Tbe evidence tended to show that on 13 November, 1905, L. W. Byrd, deceased, under whom plaintiffs claim, conveyed to defendant by written deed, duly executed, “all the timber of the size and kind hereinafter named” on the tract of land in Lillington Township, Harnett County, N. C., adjoining the lands of Florence Truelove, E. J. Lilly’s estate, and others, and being the “tract of land on which I now reside, containing about 240 acres,” together with the full right and privilege for and during the term of four years from date of conveyance, in person or through their agents or servants, to enter upon said land and pass and repass over same, to cut and remove said timber, construct and operate tramways, etc., deemed necessary for the purpose for cutting or removing the timber hereby conveyed, and to operate and use same as long as said parties may desire, etc. The payment for said timber to be as follows: $50 down, $50 when cutting is commenced, and $100 more when 100,000 feet are cut; and the party sells and confers upon the party of the second part the privilege of cutting an additional 100,000 feet at the same price, etc. The deed closing with the following provision: “It is understood and agreed by said party of the first part that the said party of the second part, his heirs and assigns, shall have four years from the date of this conveyance to commence the cutting and removing of said timber, and in case the same is not commenced within that time, then this conveyance and all provisions and agreements for payment for said timber are to be null and void.”
There was evidence on part of defendant tending to show that the land on which the timber was cut was the same land referred to and described in the deed. That defendant had entered and cut the first 100,000 feet within the four years, and within that time also had notified the owners that he elected to take the second 100,000 feet at the contract price and had offered to pay the same to the executors and heirs at law of his grantor, L. W. Byrd.
On the part of the plaintiff, it was proved that there were five or six hundred thousand feet of pine lumber on the land and large quantities of gum, oak, poplar, etc.
*572Upon this, the evidence chiefly relevant to the questions presented, it was objected for plaintiff: (1) That the deed under which defendant claimed was void by reason of insufficient description of the land. (2) By reason of vague and insufficient description of the timber. (3) By reason of conflicting and indefinite stipulations as to the time when the cutting of the timber should take place. But in our opinion neither position can be sustained. On authority, the land is sufficiently described to admit of parol testimony to fit the description to the property. Ward v. Gay, 137 N. C., 397; Rowe v. Lumber Co., 133 N. C., 433; Perry v. Scott, 109 N. C., 374; Eulis v. McAdams, 108 N. C., 507.
And as to the timber, the land being properly described and identified, the descriptive words are sufficient to pass to the extent of 200,000 feet all the timber trees growing upon the said land or lying thereon in their natural state which were capable of being sawed into merchantable lumber by the mills and methods usually employed by sawmill men in that vicinity. Wiley v. Lumber Co., 156 N. C., 211; Ward v. Gay, supra; Nash v. Driscoe, 51 N. C., 417; U. S. v. Stones et al., 14 Fed., 824; Hubbard v. Barton, 75 Mo., 65.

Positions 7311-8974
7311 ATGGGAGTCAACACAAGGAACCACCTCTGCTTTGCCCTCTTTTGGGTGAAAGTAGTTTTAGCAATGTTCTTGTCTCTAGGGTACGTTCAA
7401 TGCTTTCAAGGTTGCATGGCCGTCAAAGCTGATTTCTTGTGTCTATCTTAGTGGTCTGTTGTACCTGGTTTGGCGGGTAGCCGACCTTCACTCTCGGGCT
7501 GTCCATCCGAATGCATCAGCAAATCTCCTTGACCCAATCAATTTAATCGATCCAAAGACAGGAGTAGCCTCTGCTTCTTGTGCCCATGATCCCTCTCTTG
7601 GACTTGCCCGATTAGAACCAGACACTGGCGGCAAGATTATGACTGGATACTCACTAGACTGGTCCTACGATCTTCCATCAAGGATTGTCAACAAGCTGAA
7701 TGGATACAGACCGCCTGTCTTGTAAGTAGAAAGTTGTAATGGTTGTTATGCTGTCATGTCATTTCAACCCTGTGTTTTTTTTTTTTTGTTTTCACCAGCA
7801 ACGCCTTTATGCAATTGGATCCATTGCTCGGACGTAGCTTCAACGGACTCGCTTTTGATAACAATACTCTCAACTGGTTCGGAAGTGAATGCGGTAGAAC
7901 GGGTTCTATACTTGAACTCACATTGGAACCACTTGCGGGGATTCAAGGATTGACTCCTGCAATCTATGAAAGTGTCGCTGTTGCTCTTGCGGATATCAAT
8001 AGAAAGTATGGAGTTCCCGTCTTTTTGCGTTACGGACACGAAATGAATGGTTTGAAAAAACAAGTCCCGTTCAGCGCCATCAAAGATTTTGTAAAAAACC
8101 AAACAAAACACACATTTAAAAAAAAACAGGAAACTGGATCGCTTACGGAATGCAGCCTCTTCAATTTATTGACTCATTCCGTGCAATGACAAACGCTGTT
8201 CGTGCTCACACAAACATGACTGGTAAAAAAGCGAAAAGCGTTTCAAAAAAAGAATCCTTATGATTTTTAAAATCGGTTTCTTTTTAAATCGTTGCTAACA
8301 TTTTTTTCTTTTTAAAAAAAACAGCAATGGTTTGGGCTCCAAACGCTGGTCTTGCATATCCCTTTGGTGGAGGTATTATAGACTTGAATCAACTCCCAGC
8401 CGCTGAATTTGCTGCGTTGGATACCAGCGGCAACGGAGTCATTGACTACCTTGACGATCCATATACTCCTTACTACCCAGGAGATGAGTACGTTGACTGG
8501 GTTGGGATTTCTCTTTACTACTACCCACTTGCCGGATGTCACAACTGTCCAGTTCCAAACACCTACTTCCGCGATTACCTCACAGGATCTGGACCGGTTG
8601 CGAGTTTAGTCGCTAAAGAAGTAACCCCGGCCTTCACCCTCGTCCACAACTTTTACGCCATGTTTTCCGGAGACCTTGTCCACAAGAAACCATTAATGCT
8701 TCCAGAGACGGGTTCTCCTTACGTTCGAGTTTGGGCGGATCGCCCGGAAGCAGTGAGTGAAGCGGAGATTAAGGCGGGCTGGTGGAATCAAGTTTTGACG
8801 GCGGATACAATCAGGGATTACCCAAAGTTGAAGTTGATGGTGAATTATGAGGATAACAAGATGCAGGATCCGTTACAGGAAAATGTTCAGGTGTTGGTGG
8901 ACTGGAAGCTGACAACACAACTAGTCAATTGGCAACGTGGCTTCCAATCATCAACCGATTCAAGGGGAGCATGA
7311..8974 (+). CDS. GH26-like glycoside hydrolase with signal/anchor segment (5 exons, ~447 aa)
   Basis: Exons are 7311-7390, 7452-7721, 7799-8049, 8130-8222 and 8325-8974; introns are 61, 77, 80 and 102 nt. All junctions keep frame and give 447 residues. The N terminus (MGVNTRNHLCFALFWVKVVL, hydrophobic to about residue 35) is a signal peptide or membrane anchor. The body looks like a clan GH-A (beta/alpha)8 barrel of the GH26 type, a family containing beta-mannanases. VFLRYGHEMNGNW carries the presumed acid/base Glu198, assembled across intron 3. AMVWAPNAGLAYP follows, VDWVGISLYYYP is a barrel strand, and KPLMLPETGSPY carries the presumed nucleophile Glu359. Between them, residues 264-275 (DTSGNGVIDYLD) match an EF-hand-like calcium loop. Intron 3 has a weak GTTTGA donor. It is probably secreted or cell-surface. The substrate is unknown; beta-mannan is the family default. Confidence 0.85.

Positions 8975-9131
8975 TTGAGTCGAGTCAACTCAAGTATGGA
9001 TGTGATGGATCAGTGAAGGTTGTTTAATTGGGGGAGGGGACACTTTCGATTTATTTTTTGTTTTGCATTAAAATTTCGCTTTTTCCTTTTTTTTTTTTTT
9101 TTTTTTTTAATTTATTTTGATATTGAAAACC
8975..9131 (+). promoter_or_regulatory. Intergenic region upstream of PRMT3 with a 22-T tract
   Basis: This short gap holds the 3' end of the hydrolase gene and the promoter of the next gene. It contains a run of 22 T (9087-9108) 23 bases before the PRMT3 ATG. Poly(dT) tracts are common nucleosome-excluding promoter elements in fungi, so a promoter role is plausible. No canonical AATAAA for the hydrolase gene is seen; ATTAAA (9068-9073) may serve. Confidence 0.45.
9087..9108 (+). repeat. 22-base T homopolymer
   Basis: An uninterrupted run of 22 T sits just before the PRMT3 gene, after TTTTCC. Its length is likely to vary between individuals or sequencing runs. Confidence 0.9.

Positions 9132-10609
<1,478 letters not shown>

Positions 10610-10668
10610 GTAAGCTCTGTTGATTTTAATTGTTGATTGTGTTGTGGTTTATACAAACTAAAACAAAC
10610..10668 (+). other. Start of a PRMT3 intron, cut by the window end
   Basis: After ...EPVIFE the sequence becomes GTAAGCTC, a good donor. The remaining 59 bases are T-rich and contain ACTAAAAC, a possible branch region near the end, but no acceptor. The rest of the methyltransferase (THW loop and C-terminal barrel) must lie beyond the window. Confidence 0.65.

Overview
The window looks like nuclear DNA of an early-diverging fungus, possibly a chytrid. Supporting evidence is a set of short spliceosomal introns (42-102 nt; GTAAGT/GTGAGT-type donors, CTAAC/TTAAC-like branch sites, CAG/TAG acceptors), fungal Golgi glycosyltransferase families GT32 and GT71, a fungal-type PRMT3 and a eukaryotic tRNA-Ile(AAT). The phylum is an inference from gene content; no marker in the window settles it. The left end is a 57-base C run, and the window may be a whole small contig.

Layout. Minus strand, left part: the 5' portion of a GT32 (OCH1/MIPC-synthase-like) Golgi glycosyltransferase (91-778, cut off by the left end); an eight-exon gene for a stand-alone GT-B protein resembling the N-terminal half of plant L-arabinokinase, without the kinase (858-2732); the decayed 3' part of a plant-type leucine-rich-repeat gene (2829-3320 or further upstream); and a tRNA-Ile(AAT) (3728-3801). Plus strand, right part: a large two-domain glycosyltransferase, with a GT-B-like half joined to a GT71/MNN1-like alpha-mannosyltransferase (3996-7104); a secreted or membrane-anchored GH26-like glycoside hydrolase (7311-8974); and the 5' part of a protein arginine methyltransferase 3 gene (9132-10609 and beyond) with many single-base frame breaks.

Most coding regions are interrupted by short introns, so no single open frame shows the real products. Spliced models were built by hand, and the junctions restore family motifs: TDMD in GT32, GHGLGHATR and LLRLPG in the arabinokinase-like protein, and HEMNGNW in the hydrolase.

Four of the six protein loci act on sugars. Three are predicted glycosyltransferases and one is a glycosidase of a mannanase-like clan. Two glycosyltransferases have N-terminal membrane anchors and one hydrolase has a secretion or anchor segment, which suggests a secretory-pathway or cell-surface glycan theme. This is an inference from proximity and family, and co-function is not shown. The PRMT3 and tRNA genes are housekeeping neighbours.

On the third position, having proper regard for the rule that the intent of the parties must be gathered from the entire instrument and that each and every part should be allowed significance when this can be done by any reasonable construction (Hendricks v. Furniture Co., 156 N. C., 569), we are of opinion that the defendant, the grantee in the instrument, had four years time from the date of the contract in which to enter on the land and commence cutting, and having commenced within said four years, and having given notice of his election to take the additional 100,000 feet, and tendered the money within the time, he must be allowed after the four years the reasonable time required to continue and complete the cutting of the amount stipulated for in his deed. Bateman v. Lumber Co., 154 N. C., 248; Milling Co. v. Cotton Mills, 143 N. C., 307.
According to all the testimony, the defendant had entered and commenced cutting within the four years, to wit, some time in September, 1909, and having cut and paid for the first *573100,000 feet, be gave notice within the four years of his election to take the additional 100,000 feet, and tendered the money therefor both to the executor of his grantor and several of the heirs. To the extent of the 200,000 feet, therefore' — and there is no claim he has gone beyond this — defendant has only cut within the rights belonging to him by the terms of his contract, and has been properly absolved from liability to plaintiffs.
There is no error, and.the judgment must be affirmed.